Local NewsReligious Freedom Case of Waco Judge Who Refused to Perform Same-Sex Ceremonies Dismissed

A Waco area justice of the peace who was publicly warned after refusing to perform same-sex ceremonies has had her religious freedom case dismissed.
July 1, 2021
A religious freedom case filed by Waco Justice of the Peace Dianne Hensley in response to public discipline she received for refusing to officiate at same-sex ceremonies has been dismissed.

Judge Jan Soifer, a Travis County district court judge, granted the defendants’ motion to dismiss the case based on jurisdiction.

Hensley sued the State Commission on Judicial Conduct and its members in December 2019 for violating her religious liberty and freedom of conscience rights as protected by the Texas Religious Freedom Restoration Act. 

The commission issued a public warning to Hensley in November 2019 stating that she cast  “doubt on her capacity to act impartially to persons appearing before her as a judge due to the person’s sexual orientation in violation of Canon 4A(l) of the Texas Code of Judicial Conduct.”

The court dismissed Hensley’s case, finding that Hensley failed to exercise remedies available to her and that the defendants had immunity from her suit. 

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Additionally, the court agreed with the defendants that the case impermissibly asked for an advisory opinion.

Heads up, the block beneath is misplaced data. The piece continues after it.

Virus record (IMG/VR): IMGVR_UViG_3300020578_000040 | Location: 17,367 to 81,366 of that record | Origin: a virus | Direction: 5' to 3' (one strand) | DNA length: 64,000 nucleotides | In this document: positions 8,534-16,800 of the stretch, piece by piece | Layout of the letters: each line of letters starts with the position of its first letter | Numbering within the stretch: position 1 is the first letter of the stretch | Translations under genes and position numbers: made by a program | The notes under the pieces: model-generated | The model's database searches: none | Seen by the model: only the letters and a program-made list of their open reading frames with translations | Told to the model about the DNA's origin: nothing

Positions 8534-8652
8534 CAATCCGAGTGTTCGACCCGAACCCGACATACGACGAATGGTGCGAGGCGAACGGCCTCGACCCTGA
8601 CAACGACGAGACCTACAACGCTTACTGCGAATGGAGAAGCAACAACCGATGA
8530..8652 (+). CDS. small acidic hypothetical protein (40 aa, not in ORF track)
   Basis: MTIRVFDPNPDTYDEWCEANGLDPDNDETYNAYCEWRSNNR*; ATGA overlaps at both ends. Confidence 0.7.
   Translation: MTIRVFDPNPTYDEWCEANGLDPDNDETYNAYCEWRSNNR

Because of her faith, Hensley, who has been a justice of the peace in the Waco area since 2015, refused to officiate ceremonies of same-sex couples. 

However, she created a referral system for those seeking services for same-sex ceremonies, including one just three blocks from her office for the same price that she charges.

After the U.S. Supreme Court issued its decision in the Obergefell v. Hodges case in 2015, all judges in Waco stopped performing all weddings.

State law allows, but does not require, a justice of the peace to officiate weddings.  

Hensley stopped officiating weddings for a time, but then recognized a need in her community for low-cost officiant services. So Hensley took the initiative and made arrangements with a local wedding chapel to facilitate weddings that she, whether for religious or scheduling reasons, could not officiate.

Additionally, Hensley has clerks in her office who are willing and able to officiate weddings.  

“We are disappointed but we have always known that this case is eventually headed to the Texas Supreme Court for their consideration. It will be a long period of time before we reach a final resolution,” Jeremy Dys, special counsel for Litigation and Communications for First Liberty, who represents Hensley, told The Texan.


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Kim Roberts

Kim Roberts is a regional reporter for the Texan in the DFW metroplex area where she has lived for over twenty years. She has a Juris Doctor from Baylor University Law School and a Bachelor's in government from Angelo State University. In her free time, Kim home schools her daughter and coaches high school extemporaneous speaking and apologetics. She has been happily married to her husband for 23 years, has three wonderful children, and two dogs.

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